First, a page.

Sleeping was the last thing on her mind, but she pretended to as she listened to him return to his bed. That he hadn’t wanted to have sex with her made her stomach feel tight, but she acknowledged that she had misinterpreted his actions and come to an erroneous conclusion.

She wished she hadn’t. Beau behaved as if he liked her, and never appeared bored around her. She’d already admitted to herself that she found him very attractive. Hearing his voice made her feel safe, and being in his bed had aroused her. But he hadn’t responded to her subtle overtures, and took no initiative of his own.

A thought occurred to her. “Beau, are you still awake?”

He muttered something unintelligible in response.

“Are you married, or emotionally involved with someone?”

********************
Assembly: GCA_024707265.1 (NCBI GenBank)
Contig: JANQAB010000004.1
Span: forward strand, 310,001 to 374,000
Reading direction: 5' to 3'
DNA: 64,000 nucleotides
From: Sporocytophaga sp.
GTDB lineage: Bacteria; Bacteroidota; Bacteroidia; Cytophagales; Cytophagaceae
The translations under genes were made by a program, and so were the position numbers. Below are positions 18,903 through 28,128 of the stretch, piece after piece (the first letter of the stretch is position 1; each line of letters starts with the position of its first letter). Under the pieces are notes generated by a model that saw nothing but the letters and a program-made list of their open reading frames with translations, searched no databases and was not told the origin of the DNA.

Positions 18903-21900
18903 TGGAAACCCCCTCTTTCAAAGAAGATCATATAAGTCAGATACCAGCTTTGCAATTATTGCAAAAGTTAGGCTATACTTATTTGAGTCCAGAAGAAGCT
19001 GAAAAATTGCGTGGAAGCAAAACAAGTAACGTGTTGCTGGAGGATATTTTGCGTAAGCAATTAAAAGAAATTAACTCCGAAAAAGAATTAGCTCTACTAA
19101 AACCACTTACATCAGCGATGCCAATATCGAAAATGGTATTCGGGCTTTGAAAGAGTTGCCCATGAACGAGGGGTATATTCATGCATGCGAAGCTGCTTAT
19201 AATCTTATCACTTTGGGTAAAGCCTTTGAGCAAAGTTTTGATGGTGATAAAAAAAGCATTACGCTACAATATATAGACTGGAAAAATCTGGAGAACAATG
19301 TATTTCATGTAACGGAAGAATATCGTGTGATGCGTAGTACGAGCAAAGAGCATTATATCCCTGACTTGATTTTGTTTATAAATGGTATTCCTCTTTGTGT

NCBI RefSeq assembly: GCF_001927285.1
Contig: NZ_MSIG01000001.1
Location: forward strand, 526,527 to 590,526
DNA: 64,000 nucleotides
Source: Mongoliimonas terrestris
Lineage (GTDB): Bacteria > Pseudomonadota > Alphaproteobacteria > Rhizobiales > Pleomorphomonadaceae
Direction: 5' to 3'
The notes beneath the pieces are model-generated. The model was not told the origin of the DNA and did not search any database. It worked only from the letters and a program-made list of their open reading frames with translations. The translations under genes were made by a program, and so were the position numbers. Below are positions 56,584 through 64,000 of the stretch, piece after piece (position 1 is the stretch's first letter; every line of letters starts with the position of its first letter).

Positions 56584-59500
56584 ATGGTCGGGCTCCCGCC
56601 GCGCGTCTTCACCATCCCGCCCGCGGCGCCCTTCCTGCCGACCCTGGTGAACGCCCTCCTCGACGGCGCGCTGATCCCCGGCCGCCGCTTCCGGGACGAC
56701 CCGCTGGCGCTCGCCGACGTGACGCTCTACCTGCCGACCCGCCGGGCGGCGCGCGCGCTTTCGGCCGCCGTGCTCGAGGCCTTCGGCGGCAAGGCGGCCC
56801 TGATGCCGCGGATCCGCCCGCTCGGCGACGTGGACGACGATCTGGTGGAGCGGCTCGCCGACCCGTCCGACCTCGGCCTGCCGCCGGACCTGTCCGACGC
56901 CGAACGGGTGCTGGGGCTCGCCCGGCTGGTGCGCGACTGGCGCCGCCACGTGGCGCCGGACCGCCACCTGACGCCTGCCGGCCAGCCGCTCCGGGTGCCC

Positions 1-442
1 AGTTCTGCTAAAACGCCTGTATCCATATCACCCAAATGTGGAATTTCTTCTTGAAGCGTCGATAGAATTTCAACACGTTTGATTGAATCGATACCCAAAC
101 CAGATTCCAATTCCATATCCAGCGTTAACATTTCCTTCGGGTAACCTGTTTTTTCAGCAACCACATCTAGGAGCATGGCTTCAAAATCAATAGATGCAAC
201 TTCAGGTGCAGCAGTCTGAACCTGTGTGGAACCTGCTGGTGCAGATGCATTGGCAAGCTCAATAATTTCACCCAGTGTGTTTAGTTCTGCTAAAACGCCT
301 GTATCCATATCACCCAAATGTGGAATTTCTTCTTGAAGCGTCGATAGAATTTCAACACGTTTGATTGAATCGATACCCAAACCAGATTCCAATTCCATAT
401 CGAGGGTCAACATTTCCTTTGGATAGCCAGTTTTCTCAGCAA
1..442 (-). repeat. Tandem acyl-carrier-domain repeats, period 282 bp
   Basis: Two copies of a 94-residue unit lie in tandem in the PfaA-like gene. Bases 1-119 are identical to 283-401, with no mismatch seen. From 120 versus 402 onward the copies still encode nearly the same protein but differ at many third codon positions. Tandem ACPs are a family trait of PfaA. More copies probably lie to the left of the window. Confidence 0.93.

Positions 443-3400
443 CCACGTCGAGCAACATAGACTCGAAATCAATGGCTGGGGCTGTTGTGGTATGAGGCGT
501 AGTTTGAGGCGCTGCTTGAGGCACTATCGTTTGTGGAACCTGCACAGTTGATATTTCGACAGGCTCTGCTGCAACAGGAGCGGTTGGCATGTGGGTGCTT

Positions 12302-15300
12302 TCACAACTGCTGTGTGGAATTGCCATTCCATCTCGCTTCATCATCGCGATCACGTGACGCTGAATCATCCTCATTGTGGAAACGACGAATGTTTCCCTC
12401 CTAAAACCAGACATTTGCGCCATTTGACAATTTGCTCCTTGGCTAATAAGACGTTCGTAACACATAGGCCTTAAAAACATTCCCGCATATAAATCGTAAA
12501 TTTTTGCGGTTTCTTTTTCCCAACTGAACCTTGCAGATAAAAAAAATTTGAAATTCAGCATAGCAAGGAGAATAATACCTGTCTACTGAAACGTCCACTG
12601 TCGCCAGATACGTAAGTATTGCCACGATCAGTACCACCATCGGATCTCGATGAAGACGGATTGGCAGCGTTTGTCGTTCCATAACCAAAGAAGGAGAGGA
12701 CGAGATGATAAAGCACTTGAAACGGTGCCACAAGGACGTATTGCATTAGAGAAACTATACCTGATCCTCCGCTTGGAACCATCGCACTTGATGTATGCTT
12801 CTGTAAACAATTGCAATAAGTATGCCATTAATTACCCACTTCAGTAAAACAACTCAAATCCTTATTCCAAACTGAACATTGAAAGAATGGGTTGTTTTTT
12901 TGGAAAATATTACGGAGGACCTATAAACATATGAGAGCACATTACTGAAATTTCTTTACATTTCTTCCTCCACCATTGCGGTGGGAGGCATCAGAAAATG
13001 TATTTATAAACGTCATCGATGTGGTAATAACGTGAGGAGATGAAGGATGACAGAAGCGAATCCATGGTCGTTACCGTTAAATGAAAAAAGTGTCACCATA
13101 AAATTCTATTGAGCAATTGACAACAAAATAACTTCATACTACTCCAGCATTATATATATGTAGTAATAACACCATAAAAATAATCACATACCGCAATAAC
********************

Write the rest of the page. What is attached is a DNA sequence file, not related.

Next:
He made an odd sound, and then mumbled what sounded like a “No.”

With the way Brenda and all the female interns had been ogling him, that didn’t seem probable to Alys. “Why not?” Another possibility came to mind, and she sat up. “Are you gay? Is that it?”

The sound of a thud came from his direction. “No, Alys. I’m not married or involved, nor do I chase after other men. What I am is bloody exhausted. Now, good night.” He pulled the pillow over his head.

Chapter 8

“Usually we don’t have a problem with borrowing equipment from other colleges,” Charles said to Beau as he handed him a case of bottled water from the back of the van. “I thought we’d be able to get at least one research submersible on loan. But these other teams got there before us and grabbed everything, even scuba gear and wet suits.”